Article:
Fiat India has launched the Palio Stile Multijet diesel amidst high expectations.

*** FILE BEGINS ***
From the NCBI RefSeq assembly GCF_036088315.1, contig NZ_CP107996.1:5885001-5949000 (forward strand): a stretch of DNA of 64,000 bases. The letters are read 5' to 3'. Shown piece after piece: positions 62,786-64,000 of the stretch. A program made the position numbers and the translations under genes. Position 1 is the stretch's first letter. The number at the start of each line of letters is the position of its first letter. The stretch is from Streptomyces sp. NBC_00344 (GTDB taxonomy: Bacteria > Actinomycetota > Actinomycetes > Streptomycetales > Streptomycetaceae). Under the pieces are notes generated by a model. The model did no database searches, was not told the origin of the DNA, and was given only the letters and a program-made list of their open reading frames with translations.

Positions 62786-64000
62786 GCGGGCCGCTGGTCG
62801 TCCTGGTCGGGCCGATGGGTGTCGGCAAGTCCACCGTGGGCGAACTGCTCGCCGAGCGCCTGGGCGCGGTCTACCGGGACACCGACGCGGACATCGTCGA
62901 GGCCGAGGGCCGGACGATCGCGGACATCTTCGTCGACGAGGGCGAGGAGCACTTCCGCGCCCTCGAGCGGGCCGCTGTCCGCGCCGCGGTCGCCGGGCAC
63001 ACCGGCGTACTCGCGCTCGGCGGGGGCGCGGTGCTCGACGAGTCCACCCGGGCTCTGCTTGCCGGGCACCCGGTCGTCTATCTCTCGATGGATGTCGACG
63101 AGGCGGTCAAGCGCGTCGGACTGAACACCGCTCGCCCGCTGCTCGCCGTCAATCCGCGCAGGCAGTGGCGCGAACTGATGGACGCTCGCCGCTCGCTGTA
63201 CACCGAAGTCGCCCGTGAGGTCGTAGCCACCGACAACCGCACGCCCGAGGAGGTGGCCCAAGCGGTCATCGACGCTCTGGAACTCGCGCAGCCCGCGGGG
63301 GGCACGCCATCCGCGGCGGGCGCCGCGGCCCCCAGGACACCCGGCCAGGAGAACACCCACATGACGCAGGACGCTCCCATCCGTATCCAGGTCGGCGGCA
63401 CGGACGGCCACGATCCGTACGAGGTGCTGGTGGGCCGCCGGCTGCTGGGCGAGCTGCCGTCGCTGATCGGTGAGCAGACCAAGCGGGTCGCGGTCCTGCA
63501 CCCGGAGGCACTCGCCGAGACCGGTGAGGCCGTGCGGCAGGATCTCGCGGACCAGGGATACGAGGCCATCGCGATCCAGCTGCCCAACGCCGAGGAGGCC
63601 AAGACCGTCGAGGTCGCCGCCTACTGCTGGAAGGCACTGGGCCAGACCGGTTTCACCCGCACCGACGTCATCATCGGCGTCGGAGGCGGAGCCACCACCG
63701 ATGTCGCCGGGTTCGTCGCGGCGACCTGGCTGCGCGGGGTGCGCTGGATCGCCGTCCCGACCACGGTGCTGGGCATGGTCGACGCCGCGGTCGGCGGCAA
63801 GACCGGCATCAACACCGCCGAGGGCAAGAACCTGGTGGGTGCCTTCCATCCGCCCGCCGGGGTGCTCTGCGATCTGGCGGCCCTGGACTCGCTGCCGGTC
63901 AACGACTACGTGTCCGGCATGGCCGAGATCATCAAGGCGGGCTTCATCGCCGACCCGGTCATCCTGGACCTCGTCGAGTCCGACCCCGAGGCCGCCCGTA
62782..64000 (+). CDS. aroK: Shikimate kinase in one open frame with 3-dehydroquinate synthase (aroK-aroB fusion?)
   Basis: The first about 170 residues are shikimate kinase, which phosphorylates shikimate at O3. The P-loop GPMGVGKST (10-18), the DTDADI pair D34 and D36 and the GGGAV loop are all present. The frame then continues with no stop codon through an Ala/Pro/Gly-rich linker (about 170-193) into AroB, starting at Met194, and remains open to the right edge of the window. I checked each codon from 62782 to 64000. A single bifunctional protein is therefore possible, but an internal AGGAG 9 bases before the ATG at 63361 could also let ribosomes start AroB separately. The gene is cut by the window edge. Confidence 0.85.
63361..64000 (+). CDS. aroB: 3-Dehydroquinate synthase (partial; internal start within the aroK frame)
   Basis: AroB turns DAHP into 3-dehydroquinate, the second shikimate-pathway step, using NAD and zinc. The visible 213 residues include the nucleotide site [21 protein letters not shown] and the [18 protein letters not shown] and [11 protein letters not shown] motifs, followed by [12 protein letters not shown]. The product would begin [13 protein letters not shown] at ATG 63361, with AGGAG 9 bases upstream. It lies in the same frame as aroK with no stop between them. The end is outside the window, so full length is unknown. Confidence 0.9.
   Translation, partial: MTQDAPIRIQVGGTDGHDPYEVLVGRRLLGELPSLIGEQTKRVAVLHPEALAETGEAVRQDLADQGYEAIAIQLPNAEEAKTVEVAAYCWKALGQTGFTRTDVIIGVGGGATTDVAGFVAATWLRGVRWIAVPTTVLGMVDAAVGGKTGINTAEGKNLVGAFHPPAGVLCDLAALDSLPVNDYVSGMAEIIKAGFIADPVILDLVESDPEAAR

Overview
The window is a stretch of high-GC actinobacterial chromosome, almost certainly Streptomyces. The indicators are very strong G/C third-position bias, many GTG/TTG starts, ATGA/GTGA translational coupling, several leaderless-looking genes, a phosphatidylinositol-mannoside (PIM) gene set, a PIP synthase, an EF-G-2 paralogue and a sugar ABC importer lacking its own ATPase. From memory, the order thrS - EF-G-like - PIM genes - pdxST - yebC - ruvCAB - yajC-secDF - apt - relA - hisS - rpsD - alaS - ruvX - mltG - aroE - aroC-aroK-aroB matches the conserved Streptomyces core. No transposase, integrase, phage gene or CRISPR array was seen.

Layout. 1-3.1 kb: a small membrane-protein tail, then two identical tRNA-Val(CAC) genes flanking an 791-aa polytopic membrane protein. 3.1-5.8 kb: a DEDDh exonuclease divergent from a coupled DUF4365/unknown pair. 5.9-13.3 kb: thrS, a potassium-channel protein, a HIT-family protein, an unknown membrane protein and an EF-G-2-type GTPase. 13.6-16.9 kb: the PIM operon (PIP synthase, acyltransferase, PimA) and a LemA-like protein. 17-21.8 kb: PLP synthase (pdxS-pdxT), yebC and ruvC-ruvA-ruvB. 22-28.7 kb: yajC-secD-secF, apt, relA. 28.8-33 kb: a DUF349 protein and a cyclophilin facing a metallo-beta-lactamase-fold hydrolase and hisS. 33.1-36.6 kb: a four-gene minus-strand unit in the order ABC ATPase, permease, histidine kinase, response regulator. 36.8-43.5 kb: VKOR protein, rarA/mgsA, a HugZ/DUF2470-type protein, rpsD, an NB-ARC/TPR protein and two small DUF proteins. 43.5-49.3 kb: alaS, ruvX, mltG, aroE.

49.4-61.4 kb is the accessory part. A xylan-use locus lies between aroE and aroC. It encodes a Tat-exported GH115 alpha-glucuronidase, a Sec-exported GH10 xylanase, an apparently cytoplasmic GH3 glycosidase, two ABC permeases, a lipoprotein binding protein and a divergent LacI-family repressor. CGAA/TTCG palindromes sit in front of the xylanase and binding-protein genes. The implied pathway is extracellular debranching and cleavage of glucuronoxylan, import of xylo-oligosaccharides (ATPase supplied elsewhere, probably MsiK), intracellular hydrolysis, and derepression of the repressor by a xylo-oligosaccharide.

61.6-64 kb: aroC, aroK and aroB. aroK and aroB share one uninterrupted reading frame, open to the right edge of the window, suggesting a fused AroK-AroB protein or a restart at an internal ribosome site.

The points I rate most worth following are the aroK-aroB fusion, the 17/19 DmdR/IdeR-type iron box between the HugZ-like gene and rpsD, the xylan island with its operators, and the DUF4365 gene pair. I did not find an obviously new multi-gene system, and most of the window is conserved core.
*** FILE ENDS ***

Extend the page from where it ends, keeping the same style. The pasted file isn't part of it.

The Fiat Palio Stile Multijet diesel has hit the market and expectations are already running high. Of the models that emerged out of the 178 platform, the Palio was launched in India in 2001. Well-received and despite the rave reviews in media, the car failed to set the sales charts on fire. A 1.9-litre diesel variant did not help matters much. Sales stuttered until Tata Motors came on the scene in 2006. A lot of water has flown under the bridge since the Palio was launched in 2001. Various reasons are attributed to Fiat's eventful journey in India, its decision to infuse fresh funds, and inking of a broad ranging agreement with Tata Motors. What set off as a marketing arrangement with Tata Motors has now come to a level where the two companies are 51:49 partners and set to jointly manufacture cars, share engines and more. The Palio Stile Multijet diesel is the result of Fiat's long journey in India and its perseverance to stay put. The Palio Stile Multijet diesel is made at Ranjangaon in a dedicated shop. It is in one corner of the seemingly gigantic 8,50,000 sq.m plant that will soon gather the capacity to produce upwards of 200,000 cars and 300,000 engines. A powertrain shop at one corner; a transmission facility adjacent to it; a captive power unit close by; a warehouse next to it and a paint shop, weld shop and final assembly across the road that dissects the plant into two is the general layout of the plant that also includes a training centre. The paint shop is common and, in addition to Palio, would soon be catering to the Tata X1 sedan, Linea and Grande Punto, which would soon go into production. In its second generation, the Palio Multijet, which resulted from Fiat's 178 platform for the emerging markets, is identical to the ones made by Fiat across the globe. Twin-beam lamps that carve into the bumper and separated by a mesh grille sporting the new red logo pen the attractive yet suave stance of the car. The logo, according to Rajiv Kapoor, CEO of Fiat India, "symbolises the dawn of a new era at Fiat". A swept back greenhouse nicely blends with the tailgate that has sparkling lamps on either side and below the windshield. Keeping the connection alive with the earlier model is the side profile of the car with pull-type door handles. Distinguishing this car from the petrol is the Multijet badge on the tailgate. The inside of the car retains the interior of the earlier model. The two-tone colour scheme with beige is new and good ergonomics make it easy to access controls. Seating is comfortable and refinement levels are ensured by sound deadening material and hydraulic engine mounts. Located transversely at front with the drive going to the front wheels through a 5-speed manual gearbox is the 1248 cc, 16-valve DOHC common-rail diesel engine that is enclosed in a one-piece engine block measuring less than 50 cm in length, 65 cm in height and a bore of under 70 mm. The dimensions of this engine make it not just the smallest four-cylinder common rail diesel engine on the market but also the most sophisticated. Marking a departure from the uni-jet common rail engines in two essential parts - the injectors and the electronic control unit - the 1.3 Multijet is a development of the common rail principle applied to first-generation JTD engines, the first of which made an appearance on the Alfa Romeo 156JTD in 1997. The new, 1.3 (second generation) Multijet engine uses more sophisticated injectors and control system (an electronic management unit) to perform more injections during each engine cycle compared to the earlier generation common-rail engines. Developing 1400 bar pressure, combustion is more gradual because pressures and temperatures developed in the combustion chamber are more accurately controlled and better use is made of air taken into the cylinder. Featuring a chain-driven timing system with fingertip control, hydraulic tappets, a cast iron crankcase with an aluminium base and an aluminium cylinder head, the Euro 4 compliant and Euro 5 ready motor generates 75 bhp at 4000 rpm and a maximum torque of 184 Nm at 2000 rpm. Good throw up of torque at low rpm results in superior driveability. It is easy to seek an amicable balance between sporty driving and high levels of frugality. Quite an achievement for a small diesel engine, which according to Mollo, head of Fiat Powertrain facility within the Ranjangaon plant would be manufactured here along with the 1.2 8V, 1.4 8V and 1.4 16V FIRE family petrol engines. Units imported from Italy will power the Palio Multijet till the first engine from the Ranjangaon facility rolls out by the end of April 2008. These are made at the Bielsko-Biala plant at Poland, which is jointly owned by Fiat and General Motors. Interestingly, the same engine has been licensed to many and is seen on the Maruti Swift diesel. Maruti-Suzuki manufactures the 1.3 Multijet at its new plant in Manesar near Delhi. Both, Maruti and the Fiat-Tata combine are said to be aggressively driving localisation for this engine in India. Expected to power the new Indica (X1) under the name of Quadra-jet, the new engine is set to drive a revolution in the Indian small car market. It is also set to bring in a number of world-class suppliers and generate a good business example for the Indian auto sector. Talking of suppliers, it is claimed that ElringKlinger's new facility at Pune would soon start supply of sealing solutions to this engine. Fiat Group supplier Magneti Marelli has already inked three joint ventures in India, all of which are said to be in connection with this engine primarily. One JV is with Suzuki Motor Co and Maruti Suzuki India aimed at the production of electronic control units for diesel engines; the other with Krishna Group through subsidiary Magneti Marelli Sistemi di Scarico S.p.A aimed at the production of exhaust systems; and with Sumi Motherson for the production of automotive components in the area of lighting and engine control systems. With prices starting at Rs 4.37 lakhs ex-showroom Delhi, the Palio Multijet diesel is said to be fairly localised to start with. ASAL India is claimed to supply sheet metal panels and TVS Girling, the braking system. Exide is the supplier of batteries and Goodyear, the tubeless radials. Motherson Sumi Systems is claimed to supply the wiring harness. Magneti Marelli is the supplier of fuel injection system and Asahi India, the supplier of glass. Rear windshield glass is supplied by Pilkington from Brazil. Lakhani Rubber is claimed to be the supplier of radiator hoses and Rane TRW, the seat belts. Magneti Marelli group company, Automotive Lighting is claimed to be the supplier of head and tail lamps. NTF India is the supplier of parcel shelf. Tata Johnson is said to supply the front seats and Vijayjyot, the rear seat. Magneti Marelli is also claimed to be the supplier of exhaust system and the instruments. Minda Huf is claimed to be the supplier of ignition lock, door locks and inside as well as outside door handles. Remsons is said to supply control cables. Hindalco is claimed to be the supplier of alloy wheels and Wheels India, the steel wheels. RSB is claimed to supply the front axles. Ranvik Engineers is said to supply the of wishbones and hinges.